majority rule
    a system in which candidates for statewide office must win at least 50 percent of the vote to win an election
    moral hazard
    the risk a voter takes that a chosen candidate may not, once elected, act in the way the voter hopes
    multiparty system
    a system of government where multiple political parties take part in national elections
    noneconomic groups
    interest groups that work to advance noneconomic issues such as the environment or education
    outside lobbying
    lobbying that rallies public support in order to pressure political actors to consider a cause; also known as indirect or grassroots lobbying
    patronage
    the act of hiring or using state resources in a partisan manner in order to reward political support
    pluralist theory
    a political theory that posits that multiple and diverse interests compete for attention and resources and that political power is distributed among these various interests
    plurality rule
    an election system in which the candidate with the most votes wins an election
    political action committee (PAC)
    an interest group’s official fundraising arm
    political parties
    groups that organize around a shared political ideology, with the primary goal of electing party members to positions in government
    populism
    the appeal on the part of public leaders to the belief of ordinary people that established elite groups disregard their concerns
    professional groups
    economic interest groups that work in the interests of a particular profession
    proportional representation
    an electoral system in which votes cast by the electorate are reflected by the same proportions within the governing body
    public interest group
    a group that benefits a narrow constituency or policy issue (such as the American Association of Retired People) and works to achieve benefits for the larger population, not just for their own members
    recall
    an election in which voters decide whether or not to end the term of an elected official
    referendum
    an election in which voters decide whether to overturn existing law or policy
    registered voters
    voters who have fulfilled the necessary requirements set by the government in order to be able to cast a vote
    single-issue groups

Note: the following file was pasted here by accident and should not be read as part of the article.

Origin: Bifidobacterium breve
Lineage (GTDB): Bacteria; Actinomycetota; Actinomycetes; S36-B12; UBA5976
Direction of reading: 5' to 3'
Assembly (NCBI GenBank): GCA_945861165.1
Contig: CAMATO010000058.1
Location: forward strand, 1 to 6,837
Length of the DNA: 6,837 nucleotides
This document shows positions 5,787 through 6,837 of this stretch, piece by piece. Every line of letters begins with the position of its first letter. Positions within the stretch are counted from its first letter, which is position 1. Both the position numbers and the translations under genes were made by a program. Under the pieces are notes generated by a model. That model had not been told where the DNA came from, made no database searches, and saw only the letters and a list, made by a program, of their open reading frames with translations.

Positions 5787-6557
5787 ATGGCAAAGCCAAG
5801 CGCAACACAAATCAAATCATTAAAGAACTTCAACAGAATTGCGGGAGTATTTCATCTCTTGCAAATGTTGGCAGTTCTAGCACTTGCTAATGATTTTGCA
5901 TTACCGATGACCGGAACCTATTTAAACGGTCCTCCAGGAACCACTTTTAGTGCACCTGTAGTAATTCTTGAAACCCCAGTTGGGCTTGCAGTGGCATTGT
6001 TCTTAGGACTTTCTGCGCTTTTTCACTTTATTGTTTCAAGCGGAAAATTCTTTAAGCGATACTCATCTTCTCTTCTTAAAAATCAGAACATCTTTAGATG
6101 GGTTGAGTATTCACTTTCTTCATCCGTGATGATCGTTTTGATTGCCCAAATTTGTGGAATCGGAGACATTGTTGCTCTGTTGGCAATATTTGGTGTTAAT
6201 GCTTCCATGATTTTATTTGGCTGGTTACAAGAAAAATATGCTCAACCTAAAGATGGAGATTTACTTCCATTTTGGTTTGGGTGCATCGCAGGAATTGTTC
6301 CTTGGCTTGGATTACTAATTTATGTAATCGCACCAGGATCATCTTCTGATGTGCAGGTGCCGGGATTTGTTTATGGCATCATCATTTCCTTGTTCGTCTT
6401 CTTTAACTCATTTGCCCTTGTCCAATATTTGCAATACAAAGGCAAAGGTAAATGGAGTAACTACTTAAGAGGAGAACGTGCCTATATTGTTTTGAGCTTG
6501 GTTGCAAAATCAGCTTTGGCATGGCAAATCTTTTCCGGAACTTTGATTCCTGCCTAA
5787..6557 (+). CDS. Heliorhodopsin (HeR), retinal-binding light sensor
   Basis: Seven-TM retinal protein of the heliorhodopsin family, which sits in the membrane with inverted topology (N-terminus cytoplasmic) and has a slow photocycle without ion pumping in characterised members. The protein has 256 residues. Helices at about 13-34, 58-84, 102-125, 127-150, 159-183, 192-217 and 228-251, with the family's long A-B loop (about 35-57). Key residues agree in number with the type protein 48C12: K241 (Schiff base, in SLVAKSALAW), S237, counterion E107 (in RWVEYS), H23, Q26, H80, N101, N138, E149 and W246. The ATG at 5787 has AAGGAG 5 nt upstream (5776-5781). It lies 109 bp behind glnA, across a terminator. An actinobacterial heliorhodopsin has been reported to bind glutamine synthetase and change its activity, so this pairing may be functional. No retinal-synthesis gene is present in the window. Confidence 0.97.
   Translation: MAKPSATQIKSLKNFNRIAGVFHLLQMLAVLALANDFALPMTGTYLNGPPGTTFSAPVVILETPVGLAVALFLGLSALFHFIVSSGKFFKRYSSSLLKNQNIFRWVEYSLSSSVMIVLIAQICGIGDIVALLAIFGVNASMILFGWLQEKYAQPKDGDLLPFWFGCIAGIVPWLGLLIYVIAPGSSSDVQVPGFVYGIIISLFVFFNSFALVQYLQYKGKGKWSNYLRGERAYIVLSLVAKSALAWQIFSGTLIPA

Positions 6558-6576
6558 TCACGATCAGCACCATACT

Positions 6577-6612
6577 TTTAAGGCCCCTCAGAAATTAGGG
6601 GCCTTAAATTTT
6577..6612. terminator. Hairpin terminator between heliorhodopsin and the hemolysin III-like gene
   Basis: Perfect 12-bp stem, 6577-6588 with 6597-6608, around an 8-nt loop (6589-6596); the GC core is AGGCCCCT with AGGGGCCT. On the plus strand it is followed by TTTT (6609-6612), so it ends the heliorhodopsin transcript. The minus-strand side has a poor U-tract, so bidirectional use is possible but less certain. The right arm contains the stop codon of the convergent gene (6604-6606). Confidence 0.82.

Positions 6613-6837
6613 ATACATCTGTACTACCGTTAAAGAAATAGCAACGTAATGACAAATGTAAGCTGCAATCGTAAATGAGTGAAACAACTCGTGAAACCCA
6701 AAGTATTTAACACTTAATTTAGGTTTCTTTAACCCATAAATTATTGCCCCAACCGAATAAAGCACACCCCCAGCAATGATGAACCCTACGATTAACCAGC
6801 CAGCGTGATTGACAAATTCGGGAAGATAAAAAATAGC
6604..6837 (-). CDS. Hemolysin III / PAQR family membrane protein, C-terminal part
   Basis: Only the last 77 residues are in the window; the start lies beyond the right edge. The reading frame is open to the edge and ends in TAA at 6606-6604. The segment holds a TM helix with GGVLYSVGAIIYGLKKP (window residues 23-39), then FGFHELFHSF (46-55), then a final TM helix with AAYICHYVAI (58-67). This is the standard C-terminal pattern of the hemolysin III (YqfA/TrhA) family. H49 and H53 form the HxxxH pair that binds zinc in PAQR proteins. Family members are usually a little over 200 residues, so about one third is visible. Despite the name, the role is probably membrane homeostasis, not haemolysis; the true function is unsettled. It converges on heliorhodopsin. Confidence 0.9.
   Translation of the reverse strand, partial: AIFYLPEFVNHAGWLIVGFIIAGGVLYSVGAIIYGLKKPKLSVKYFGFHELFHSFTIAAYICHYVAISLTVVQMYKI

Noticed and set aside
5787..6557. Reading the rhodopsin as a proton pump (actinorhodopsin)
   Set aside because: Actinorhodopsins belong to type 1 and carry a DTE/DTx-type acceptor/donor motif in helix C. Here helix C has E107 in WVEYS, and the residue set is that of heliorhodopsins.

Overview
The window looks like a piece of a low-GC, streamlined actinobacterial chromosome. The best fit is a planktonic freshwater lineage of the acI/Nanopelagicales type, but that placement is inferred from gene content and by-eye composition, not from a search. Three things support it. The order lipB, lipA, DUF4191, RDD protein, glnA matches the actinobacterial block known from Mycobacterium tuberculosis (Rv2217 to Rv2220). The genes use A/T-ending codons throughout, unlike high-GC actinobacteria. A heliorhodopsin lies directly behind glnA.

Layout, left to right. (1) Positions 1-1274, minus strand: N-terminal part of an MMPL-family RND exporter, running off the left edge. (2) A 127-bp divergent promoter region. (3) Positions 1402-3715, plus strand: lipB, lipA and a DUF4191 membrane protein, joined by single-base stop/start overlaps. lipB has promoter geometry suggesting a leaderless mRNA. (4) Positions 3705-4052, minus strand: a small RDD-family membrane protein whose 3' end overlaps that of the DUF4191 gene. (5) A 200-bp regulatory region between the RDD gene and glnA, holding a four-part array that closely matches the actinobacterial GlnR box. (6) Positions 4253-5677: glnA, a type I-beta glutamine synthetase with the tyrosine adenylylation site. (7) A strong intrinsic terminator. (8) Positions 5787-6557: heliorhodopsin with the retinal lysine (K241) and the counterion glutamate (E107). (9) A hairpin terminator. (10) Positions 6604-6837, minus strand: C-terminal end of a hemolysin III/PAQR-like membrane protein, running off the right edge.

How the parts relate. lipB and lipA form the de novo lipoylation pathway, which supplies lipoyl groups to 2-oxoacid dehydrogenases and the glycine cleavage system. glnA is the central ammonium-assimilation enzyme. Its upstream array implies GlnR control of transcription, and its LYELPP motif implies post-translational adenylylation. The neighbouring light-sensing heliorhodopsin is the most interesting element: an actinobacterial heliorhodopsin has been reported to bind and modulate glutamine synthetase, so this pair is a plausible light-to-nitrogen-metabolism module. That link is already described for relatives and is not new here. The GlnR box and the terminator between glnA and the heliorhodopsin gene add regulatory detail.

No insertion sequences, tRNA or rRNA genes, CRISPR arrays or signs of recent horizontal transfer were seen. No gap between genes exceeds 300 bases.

groups that focus their work on a single issue in order to acquire or maintain benefits for their members (for example, the National Rifle Association)
    single-party system
    an electoral system where one party makes up the government
    snap election
    in Britain, an election the prime minister can call at any time
    social capital
    relationships forged in political and other social networks, resulting from citizen mobilization, that help citizens resolve collective problems
    super PACs
    independent political action committees that can raise unlimited funds in order to campaign for candidates but are barred from directly coordinating with either candidates or parties
    transaction theory
    a political theory, espoused by Robert H. Salisbury, that argues that political actors are not influenced by groups that have mobilized to enact change so much as they are responding to the interests of narrowly focused elites, and that the relationship between interest groups and government is that of an exchange
    two-party system
    an electoral system where two main parties control power in government
    vote of no confidence
    a way for a legislative body to indicate that they no longer support the leader of the government (such as a prime minister) and their cabinet
    voter fatigue
    a phenomenon in which the demands of multiple elections leave voters feeling apathetic or disengaged
    voter registration requirements
    a set of conditions voters must meet and be able to prove in order to be eligible to vote
    voter suppression
    a strategy or in some instances local laws that work to prohibit certain groups from voting
    voter turnout
    the number of eligible voters who cast a ballot in an election
    voting eligible population (VEP)
    the population that is eligible to vote, regardless of registration status, not including persons that are not eligible to vote, such as noncitizens and, in certain US states, convicted felons

    8.9: Key Terms is shared under a not declared license and was authored, remixed, and/or curated by LibreTexts.